Notes

A brief summary of the content of the text

The Mission presents the story of Father Gabriel, a Jesuit priest, who enters the South American wilderness to converts   the natives to Christianity. Through this process he builds a mission with the assistance of the natives; whilst the nearby Portuguese plots to attack the mission and enslave or kill the occupants, as the land treaty has been transferred from the Spanish.

A reflection of the importance of the material to the unit you are studying

The mission presents a storyline where faith and doubt are presented in a distinct style, which is rather different from the other texts throughout the unit. Other texts present a clear advantage to following a path of faith over one of doubt. In The Mission, these two paths are presented concurrently in the stories of Father Gabriel and Rodrigo Mendoza, a reformed slave trader.

The faith and doubts of these characters are presented plainly, the Father held firm to his belief in God; and Rodrigo, through his journey, eventually returned to his belief in man. Overall, Joffe includes a wider view of the struggle of the institutionalised faith of the Catholic Church and the increasingly secular society of the Spaniards.

Significant points of analysis with support from the text

The final battle, a key component to the journeys of the main characters, fulfils the first unit goal set by the BSSS, and presents the viewer with a range of spiritual, moral and religious issues to grapple with. First witnessing the struggle of the ‘uncivilised’ natives coming against the ‘civilised’ Portuguese in battle; where many of the primitive tools are rendered petty against guns and cannons; a battle with no purpose, and a waste of lives. The second, enslaved natives firing upon their own people. Thirdly, as presented by Joffe as useless and rather out of place, Father Gabriel and the other’s prayers and penance under fire. Finally the viewer must witness the shooting of both Rodrigo and the Father. This scene is particularly poignant as it holds significance to both characters; Rodrigo had been given a second chance by Father Gabriel; and Father Gabriel had witnessed the change and faith that Rodrigo had developed in his time at the mission. These final moments are presented as a struggle between Rodrigo and Father Gabriel’s doubts of the roles of faith and fighting in the situation; in the end, both are killed by the Portuguese; but each finds their penance in holding to their faith.

A personal response to the text and some comments about how you could use the material for assessment tasks

This film is particularly powerful in the role of portraying the similarities between the role that faith and doubts have in situations with inevitable outcomes. Whilst Rodrigo and Father Gabriel knew that their enemy was more powerful, and indiscriminate to their attack, they each turned to what they believed would provide them with the fulfilment in their final moments. This text provides a catalyst to apply not only future assessment tasks, but in everyday life, to take a stand for what we have faith in, even when the outcome in inevitable, and our doubts present an option which may provide an alternative to the same ending.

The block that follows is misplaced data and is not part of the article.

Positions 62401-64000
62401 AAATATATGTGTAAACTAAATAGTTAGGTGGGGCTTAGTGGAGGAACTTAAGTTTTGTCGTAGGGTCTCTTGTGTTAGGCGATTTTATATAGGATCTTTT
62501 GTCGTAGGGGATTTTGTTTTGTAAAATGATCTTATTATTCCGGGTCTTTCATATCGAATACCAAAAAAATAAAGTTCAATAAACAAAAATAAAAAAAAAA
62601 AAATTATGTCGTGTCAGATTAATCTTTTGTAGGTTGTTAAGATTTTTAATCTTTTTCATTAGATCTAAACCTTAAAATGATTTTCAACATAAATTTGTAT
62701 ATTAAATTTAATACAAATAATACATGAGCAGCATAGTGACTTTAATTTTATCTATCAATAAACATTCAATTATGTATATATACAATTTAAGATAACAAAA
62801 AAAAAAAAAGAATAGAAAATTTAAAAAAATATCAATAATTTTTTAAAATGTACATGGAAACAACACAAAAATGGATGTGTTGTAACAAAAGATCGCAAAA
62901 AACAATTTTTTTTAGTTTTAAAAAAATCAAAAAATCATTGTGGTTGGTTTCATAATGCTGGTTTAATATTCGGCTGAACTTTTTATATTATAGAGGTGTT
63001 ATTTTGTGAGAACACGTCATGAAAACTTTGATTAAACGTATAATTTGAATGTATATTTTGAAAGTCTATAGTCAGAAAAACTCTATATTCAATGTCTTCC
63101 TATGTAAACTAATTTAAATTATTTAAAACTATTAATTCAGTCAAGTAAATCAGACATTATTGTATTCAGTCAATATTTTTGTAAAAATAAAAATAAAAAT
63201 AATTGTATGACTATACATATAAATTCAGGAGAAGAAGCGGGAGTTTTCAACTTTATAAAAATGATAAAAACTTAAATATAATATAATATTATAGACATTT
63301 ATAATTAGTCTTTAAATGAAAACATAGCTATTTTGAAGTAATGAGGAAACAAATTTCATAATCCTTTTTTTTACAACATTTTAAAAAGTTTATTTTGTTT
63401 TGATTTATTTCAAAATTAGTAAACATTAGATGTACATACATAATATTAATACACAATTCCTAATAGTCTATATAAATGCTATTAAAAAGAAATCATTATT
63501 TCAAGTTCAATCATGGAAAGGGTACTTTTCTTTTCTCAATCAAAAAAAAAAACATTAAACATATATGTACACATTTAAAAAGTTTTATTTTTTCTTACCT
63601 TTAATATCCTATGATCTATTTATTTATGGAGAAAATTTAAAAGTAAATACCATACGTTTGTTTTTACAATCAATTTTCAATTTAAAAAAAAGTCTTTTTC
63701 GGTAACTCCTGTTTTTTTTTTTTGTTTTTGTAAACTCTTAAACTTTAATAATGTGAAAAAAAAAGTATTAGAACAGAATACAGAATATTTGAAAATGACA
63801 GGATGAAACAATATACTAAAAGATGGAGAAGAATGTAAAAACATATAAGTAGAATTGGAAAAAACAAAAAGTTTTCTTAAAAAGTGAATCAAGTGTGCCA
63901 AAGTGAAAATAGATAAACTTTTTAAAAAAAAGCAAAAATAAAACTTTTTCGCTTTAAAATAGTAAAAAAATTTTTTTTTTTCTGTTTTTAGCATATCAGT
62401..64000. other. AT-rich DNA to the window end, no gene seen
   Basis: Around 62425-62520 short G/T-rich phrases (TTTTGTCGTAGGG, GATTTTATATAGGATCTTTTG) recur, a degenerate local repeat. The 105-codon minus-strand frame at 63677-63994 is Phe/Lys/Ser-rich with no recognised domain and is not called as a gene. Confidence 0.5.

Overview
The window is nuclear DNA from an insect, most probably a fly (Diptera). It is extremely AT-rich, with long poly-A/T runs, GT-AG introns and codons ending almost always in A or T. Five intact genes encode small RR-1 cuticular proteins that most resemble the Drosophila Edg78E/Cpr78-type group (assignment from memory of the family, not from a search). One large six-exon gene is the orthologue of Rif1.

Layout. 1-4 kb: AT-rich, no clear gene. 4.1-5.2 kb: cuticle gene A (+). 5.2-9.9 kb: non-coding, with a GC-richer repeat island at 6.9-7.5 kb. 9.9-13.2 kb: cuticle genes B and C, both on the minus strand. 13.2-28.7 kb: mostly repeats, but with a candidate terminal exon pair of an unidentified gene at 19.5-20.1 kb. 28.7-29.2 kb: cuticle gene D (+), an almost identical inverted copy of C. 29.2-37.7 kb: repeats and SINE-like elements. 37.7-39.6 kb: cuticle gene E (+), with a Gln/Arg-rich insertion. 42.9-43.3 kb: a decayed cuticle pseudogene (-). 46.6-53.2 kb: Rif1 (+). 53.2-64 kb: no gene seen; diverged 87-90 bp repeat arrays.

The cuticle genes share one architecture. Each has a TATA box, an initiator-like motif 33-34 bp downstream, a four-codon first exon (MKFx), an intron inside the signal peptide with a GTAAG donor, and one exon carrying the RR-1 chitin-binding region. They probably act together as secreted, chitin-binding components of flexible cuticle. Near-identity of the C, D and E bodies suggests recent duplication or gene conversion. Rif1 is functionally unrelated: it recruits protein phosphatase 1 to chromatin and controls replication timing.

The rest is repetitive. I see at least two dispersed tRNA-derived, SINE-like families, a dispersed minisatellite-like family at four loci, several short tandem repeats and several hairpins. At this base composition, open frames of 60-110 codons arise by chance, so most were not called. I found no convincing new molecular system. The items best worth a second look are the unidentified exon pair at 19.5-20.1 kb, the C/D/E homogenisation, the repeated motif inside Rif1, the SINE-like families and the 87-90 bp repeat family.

The Mission highlights the verse from Matthew, where each character within the film inevitably chooses how they live their life.

The stylistic choices included in the filming present a variety of camera angles and sound production to highlight the key moments and convey the message and emotions of the characters and the environment they are in. These present a variety of opportunities for analysis and interpretation in future assignments as part of the Faith and Doubt course.

Bibliography

ACT Board of Senior Secondary Studies (BSSS), (2013). English T. [online] BSSS Courses. Available at: http://www.bsss.act.edu.au/__data/assets/word_doc/0020/314264/English_T_06-15_updated_October_2013.docx [Accessed 27 May 2015].

Greydanus, S. (2014). Do atheists and agnostics make the best religious films? [online] Decent Films. Available at: http://decentfilms.com/new/articles/atheists-make-religious-films [Accessed 29 May 2015].

Okey, S. (2013). The Mission: Choose Your Own Penance. [online] Daily Theology. Available at: http://dailytheology.org/2013/02/27/the-mission-choose-your-own-penance/ [Accessed 28 May 2015].

The Mission. (1986). [DVD] United Kingdom: Roland Joffé.

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